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How to Write a Career Investigation Report


A career investigation report is used in the selection process for entrance into highly competitive programs at some institutions of higher learning. It is a written summary of a career that a prospective student is interested in pursuing. The career investigation report further details how the institution's educational program provides the proper preparation for entrance into the career field. It requires investigation and analysis of the program and the career of interest.

Acquire program information. Visiting the campus, attending informational sessions or open houses, viewing the college’s Web site, and speaking with advisors are ways to learn about the program.

Research the career. Speaking with individuals who are currently employed in the field will provide realistic insight about what to expect. Research average salaries, required education and necessary experience. Volunteering or obtaining part-time employment in a position closely associated with the career is another way to gather pertinent information.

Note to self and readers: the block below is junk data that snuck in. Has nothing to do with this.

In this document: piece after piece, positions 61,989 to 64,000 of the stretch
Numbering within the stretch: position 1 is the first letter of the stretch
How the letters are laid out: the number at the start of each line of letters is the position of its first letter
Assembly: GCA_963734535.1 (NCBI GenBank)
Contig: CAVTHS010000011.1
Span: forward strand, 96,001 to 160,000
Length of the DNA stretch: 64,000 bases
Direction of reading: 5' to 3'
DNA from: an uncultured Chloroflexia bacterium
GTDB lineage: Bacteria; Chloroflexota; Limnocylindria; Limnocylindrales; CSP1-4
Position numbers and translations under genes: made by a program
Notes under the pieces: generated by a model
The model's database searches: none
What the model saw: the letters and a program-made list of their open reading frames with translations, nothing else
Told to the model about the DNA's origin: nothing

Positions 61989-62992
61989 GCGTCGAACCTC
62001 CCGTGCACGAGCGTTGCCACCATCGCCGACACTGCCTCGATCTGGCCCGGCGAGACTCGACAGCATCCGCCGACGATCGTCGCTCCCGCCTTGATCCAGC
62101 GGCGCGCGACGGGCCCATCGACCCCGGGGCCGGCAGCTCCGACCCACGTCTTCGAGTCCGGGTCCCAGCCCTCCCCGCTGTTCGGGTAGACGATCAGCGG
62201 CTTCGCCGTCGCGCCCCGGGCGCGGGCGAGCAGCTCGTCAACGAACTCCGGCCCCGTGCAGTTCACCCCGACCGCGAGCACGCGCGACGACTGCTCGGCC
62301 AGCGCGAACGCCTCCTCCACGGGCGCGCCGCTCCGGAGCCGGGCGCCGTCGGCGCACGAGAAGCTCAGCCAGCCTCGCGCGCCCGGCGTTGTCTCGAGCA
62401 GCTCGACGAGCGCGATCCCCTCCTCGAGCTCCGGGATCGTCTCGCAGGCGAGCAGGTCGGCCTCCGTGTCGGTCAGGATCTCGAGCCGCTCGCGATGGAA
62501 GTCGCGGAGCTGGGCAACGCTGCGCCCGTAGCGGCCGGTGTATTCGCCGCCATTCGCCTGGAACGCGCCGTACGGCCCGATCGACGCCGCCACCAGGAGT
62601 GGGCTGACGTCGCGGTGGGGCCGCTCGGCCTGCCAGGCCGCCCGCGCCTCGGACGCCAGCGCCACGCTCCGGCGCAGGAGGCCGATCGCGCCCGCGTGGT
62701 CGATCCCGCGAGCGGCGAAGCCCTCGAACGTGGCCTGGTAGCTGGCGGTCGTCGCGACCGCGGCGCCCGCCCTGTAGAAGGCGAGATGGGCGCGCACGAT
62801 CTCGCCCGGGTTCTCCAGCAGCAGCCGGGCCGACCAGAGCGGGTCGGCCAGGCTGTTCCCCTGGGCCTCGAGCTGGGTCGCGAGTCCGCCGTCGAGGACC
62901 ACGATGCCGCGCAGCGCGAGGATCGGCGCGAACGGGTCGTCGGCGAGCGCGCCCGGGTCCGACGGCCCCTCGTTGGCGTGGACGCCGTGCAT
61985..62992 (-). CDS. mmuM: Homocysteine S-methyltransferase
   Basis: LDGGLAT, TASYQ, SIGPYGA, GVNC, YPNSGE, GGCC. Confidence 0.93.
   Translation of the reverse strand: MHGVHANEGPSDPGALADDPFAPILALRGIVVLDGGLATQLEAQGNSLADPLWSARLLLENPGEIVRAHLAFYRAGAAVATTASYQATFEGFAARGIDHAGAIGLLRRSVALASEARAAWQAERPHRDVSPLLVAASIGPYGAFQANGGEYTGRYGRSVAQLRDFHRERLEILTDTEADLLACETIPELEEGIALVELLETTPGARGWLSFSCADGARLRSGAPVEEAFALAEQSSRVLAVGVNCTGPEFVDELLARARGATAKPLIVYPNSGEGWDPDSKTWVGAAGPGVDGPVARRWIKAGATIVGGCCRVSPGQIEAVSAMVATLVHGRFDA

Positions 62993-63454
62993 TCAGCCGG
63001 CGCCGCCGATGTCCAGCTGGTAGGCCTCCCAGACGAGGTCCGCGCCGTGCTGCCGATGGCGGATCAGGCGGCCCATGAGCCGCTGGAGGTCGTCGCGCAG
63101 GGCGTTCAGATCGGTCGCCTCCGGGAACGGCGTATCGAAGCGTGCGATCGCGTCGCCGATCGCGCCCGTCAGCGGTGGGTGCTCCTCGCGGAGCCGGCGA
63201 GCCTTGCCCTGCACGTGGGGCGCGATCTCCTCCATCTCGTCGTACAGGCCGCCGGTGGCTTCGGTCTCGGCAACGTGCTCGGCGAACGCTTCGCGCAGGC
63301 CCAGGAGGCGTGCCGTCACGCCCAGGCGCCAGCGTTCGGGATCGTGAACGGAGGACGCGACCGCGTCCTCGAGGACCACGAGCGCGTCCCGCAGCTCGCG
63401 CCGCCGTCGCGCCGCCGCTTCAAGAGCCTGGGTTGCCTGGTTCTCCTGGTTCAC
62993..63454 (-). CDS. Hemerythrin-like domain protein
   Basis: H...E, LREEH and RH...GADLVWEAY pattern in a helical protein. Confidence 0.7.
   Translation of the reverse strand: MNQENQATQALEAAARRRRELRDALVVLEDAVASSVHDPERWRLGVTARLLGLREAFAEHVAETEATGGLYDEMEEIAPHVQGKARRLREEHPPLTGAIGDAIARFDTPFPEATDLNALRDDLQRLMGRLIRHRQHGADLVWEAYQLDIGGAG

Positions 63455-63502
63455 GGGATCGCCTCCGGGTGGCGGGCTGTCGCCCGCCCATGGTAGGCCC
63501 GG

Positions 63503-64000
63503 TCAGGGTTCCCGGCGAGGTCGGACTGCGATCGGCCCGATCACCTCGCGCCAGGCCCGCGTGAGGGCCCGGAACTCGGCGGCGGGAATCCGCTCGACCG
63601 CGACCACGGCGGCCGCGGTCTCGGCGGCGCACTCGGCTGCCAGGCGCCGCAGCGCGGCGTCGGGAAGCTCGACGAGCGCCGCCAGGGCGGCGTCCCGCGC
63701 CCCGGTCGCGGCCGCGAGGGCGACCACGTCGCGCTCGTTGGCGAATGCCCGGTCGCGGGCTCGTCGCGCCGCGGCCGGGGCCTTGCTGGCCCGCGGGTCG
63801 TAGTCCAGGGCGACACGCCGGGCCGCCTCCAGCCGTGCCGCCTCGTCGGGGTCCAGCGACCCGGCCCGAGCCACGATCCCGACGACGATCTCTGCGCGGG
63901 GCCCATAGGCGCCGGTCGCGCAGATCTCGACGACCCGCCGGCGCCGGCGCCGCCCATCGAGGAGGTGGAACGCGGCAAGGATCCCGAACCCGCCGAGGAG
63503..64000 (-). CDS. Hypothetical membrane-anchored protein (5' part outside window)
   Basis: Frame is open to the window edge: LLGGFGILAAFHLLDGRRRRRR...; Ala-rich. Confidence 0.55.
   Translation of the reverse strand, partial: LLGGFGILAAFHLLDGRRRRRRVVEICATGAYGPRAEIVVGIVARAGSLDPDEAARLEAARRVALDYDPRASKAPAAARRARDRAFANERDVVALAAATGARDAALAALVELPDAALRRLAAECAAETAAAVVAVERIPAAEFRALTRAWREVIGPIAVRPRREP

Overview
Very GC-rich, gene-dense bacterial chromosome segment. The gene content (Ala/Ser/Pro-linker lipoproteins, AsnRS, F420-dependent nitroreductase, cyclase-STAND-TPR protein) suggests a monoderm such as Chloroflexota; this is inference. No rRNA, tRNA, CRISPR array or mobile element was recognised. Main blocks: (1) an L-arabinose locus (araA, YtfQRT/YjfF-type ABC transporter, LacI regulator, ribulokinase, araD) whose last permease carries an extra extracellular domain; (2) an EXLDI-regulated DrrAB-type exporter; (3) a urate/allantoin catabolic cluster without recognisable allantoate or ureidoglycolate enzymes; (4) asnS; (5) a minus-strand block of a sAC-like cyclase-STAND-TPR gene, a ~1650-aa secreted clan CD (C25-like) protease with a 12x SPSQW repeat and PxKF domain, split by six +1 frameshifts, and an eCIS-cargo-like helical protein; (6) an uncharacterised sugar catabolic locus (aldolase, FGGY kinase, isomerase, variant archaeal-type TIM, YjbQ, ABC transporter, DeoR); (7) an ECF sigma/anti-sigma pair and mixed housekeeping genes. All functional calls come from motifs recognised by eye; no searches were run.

Contact the program for standardized forms and/or format requirements for the career investigation report.

Organize the information. Compile the information into three categories: heading, industry research, and autobiographical information. (Only use those categories in the report itself if the program does not have format requirements or standardized forms.)

Write the report. Career investigation reports must be typewritten and must not be more than three pages in length.

Check the document for grammatical and punctuation errors. Scan the document and fix any identified errors. The career investigation report must be professional in its appearance, and grammatical and punctuation errors make it look unprofessional.

Rewrite the final copy of the career investigation report.

Tip
  • When writing the autobiographical information section, be sure to mention any personal qualities and related activities or experience that qualify you for entrance into the program.
Warning
  • Following the steps exactly will not guarantee acceptance into a program of interest. The decision rests solely with the institution.
Items you will need
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About the Author

Tonia Williams has been a freelance writer since 2008. She has more than 10 years of professional experience as a teacher, civil rights/EEOC investigator, data analyst, grievance officer, child-welfare specialist and diversity consultant. Williams received her Bachelor of Arts in criminal justice from Western Michigan University.

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